- posted: Dec. 15, 2020
On November 12, 2020, the Kentucky Supreme Court rendered a unanimous decision that upheld executive orders and regulations issued by Governor Andy Beshear in response to the COVID-19 pandemic, finding them a legitimate use of the governor’s executive authority that did not violate the Kentucky Constitution. However, the decision has prompted a legislative backlash that may lead to an attempted curtailment of the governor’s emergency powers.
Beshear, a Democrat, declared a state of emergency in Kentucky on March 6 because of the COVID-19 pandemic. Subsequently, he issued multiple executive orders directed at various businesses, schools and other facilities throughout the state. These orders restricted hours of operations, who could and could not be admitted to places of business and how many customers could be admitted or served.
Several businesses — including a restaurant, a day care center and an automotive racetrack — sued the governor, seeking injunctions against the restrictions under state administrative law. The Kentucky Attorney General intervened in the suit on the side of the businesses. In July, the Supreme Court ordered the executive orders and regulations to be stayed until the court heard the cases on the merits.
In its 103-page opinion, the court stated:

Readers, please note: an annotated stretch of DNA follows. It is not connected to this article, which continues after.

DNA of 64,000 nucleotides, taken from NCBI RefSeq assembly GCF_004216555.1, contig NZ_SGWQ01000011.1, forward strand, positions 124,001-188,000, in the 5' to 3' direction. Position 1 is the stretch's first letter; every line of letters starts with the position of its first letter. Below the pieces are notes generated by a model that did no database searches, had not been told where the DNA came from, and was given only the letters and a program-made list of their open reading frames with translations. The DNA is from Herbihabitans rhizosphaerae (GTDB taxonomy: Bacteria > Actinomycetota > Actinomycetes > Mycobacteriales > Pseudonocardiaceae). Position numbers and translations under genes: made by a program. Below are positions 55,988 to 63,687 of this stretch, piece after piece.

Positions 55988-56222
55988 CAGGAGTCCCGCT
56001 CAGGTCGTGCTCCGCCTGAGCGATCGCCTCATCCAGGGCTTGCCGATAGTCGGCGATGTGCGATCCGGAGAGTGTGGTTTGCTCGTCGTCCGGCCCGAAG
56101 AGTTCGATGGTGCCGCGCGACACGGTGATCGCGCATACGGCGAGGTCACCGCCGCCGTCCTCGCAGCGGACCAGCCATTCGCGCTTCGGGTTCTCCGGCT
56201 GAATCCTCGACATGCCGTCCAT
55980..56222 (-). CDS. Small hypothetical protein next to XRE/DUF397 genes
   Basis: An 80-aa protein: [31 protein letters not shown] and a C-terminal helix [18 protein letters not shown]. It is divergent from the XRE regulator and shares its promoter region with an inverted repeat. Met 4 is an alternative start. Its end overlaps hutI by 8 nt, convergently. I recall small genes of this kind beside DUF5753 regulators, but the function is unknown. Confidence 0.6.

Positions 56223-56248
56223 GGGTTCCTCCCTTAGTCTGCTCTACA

- The governor properly declared an emergency and validly invoked the emergency powers granted to him under Kentucky Revised Statute Chapter 39A.
- Chapter 39A does not violate the separation of powers provisions of the Kentucky Constitution.
- The governor was not required to address the COVID-19 emergency solely through the emergency regulations adopted under Chapter 13A.
- The executive orders and regulations issued by the governor did not violate the Kentucky Constitution’s provisions protecting the property rights of state residents.
Republicans were not happy. Senate Majority Leader Damon Thayer went on Twitter, calling the Democratic governor’s orders “arbitrary & capricious.” He further tweeted that the governor’s actions “have destroyed jobs, harmed economic recovery & increased mental illness.” Republican Agriculture Commissioner Ryan Quarles said that when “the General Assembly returns in January, I hope they move quickly to restore the balance of our constitutional order back to the people, where it rightly belongs.”
Will the majority Republican legislature amend Chapter 39A when the legislature reconvenes? Certainly, some Kentuckians feel that Governor’s executive orders are excessive and heavy-handed. However, as of the end of November, 2020, there were over 164,000 coronavirus cases and over 1,900 COVID-related deaths in Kentucky. Hopefully, politicians from both sides will make decisions that benefit the public health and welfare of all Kentuckians.
At Hemmer DeFrank Wessels, PLLC in Kentucky, we are continuously monitoring the progress of government actions addressed to the COVID-19 crisis. Our attorneys are here to answer your questions about the legal effects of the quarantine and other coronavirus-related measures amid these ever-changing circumstances. Call our Fort Mitchell office at [ln::phone] or contact us online to arrange a consultation.